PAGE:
By Oliver Hall
Cooper tyres announced a $21 million loss for the first quarter of 2009 as sales declined more than $100 million against the same period last year.
The US tyres maker, which has its European headquarters in Melksham, said the drop was due mostly to declining tyres sales volume, with a slight offset from improved pricing.
Roy Armes, chairman, president and CEO, said: “The tyre industry and our business continued to be affected by weak demand for replacement tyres during the first quarter of 2009.
“Raw material spot prices have decreased in recent months, but overcapacity is still a negative pressure on results for the tyre industry. We are actively taking steps to address this environment.
“While our operations continued to improve and we were very pleased with the performance, we recognise there is still much work to be done.”
The company reported first quarter sales of $571 million, down $108 million from the first quarter of 2008.
Mr Armes continued: “We continue to focus on improving our global cost structure, profitably increasing our top line, and enhancing our organizational capabilities as targeted in our strategic plan.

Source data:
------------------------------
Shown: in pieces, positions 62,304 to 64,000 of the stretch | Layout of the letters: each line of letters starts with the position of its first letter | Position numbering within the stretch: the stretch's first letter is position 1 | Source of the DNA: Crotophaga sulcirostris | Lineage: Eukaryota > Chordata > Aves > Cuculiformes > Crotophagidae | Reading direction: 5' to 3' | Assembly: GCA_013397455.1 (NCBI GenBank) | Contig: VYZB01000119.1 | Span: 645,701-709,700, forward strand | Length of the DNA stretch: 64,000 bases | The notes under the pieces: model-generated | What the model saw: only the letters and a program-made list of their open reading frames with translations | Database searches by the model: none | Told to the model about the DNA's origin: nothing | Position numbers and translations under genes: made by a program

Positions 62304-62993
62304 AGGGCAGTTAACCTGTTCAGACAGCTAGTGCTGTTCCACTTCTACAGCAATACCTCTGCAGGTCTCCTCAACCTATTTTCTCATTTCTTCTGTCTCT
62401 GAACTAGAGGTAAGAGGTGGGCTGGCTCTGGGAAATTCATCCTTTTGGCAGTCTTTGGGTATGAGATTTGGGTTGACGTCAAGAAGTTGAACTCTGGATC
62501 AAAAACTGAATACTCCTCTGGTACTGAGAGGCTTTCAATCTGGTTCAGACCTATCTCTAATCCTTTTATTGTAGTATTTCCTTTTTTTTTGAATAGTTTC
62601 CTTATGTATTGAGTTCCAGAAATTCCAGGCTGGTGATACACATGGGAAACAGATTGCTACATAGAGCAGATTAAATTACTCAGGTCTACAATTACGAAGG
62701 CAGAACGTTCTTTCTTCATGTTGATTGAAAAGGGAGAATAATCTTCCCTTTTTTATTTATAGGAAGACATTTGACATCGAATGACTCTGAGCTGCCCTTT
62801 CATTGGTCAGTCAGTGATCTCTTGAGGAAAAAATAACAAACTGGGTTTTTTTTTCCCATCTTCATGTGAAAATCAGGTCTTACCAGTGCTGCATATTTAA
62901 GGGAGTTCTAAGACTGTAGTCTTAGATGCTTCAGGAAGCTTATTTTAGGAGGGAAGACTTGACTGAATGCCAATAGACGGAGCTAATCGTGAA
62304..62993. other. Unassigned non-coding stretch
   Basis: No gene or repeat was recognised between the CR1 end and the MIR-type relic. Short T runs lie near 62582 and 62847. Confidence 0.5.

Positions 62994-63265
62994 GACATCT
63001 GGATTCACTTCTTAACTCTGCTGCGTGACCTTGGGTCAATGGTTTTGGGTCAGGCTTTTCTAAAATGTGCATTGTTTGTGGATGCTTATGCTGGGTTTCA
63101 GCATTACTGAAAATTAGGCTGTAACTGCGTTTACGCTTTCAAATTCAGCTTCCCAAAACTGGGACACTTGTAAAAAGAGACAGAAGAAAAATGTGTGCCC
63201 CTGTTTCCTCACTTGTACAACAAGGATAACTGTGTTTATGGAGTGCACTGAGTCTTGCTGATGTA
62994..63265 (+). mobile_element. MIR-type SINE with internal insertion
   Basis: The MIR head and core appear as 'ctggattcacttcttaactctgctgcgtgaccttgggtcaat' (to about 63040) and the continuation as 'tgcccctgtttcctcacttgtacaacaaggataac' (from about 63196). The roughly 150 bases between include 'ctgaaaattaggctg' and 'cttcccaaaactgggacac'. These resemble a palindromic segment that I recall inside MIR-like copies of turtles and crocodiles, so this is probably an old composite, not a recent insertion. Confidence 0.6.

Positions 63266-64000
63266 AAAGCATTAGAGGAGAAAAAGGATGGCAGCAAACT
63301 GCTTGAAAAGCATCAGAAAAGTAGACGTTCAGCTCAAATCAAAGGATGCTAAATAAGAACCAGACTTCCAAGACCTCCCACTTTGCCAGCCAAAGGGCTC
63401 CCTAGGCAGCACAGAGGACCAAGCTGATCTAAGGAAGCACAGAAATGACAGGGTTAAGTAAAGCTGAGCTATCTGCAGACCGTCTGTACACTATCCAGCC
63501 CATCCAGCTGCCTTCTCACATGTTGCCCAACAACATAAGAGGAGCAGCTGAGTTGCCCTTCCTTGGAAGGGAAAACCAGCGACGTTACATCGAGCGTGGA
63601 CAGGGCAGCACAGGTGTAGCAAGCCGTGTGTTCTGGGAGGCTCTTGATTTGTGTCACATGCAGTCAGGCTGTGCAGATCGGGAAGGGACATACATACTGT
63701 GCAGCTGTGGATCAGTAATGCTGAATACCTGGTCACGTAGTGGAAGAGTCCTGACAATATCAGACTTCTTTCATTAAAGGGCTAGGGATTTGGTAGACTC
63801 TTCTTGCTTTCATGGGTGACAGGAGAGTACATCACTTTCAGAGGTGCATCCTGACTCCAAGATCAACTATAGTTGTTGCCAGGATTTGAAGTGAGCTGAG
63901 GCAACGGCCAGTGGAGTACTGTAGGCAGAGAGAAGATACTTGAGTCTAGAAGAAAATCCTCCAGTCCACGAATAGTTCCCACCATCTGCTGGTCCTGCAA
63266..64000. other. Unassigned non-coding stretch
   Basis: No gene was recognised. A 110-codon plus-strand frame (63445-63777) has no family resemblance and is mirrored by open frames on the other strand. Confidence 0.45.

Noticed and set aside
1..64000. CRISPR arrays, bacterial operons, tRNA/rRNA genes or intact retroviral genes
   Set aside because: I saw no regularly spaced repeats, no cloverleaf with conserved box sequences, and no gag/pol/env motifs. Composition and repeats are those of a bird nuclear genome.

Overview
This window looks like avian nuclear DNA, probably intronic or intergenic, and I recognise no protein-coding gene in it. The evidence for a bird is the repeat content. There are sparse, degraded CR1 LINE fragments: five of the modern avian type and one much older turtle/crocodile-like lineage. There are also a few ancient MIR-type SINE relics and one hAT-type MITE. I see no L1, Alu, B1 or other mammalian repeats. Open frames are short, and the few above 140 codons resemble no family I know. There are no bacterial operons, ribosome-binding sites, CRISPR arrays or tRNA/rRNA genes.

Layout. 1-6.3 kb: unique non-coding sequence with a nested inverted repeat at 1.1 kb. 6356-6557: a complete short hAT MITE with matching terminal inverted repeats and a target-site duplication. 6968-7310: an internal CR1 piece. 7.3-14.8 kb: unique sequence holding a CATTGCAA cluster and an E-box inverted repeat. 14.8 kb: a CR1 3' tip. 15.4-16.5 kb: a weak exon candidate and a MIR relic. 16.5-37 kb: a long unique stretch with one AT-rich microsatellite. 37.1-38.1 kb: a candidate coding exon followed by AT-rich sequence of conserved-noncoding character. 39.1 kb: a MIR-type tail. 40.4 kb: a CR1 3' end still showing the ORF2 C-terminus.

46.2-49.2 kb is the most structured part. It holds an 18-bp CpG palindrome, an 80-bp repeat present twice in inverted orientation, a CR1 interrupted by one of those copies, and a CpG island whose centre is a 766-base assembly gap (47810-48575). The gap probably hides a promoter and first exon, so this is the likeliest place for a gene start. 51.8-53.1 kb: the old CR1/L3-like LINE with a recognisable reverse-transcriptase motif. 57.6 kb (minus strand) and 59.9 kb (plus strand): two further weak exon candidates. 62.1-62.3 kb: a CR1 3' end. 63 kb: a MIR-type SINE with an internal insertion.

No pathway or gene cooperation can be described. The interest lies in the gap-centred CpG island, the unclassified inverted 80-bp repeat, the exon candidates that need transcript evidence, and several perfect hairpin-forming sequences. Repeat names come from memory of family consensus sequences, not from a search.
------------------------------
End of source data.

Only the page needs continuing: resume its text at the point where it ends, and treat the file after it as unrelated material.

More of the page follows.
“We are beginning to see some of the benefits from our actions. Unfortunately, much of what we have done is still masked by current market conditions. In light of these market conditions, we have also continued with liquidity and cash management priorities while managing inventory levels to successfully meet customer demands.
“We were successful at preserving our cash during the quarter by managing our costs, inventory and capital expenditures. We will continue to be prudent in managing our resources as we move forward.”
Cooper is the latest in a long line of global tyre manufacturers to report a heavy loss due to the recession and the slump in demand for tyres.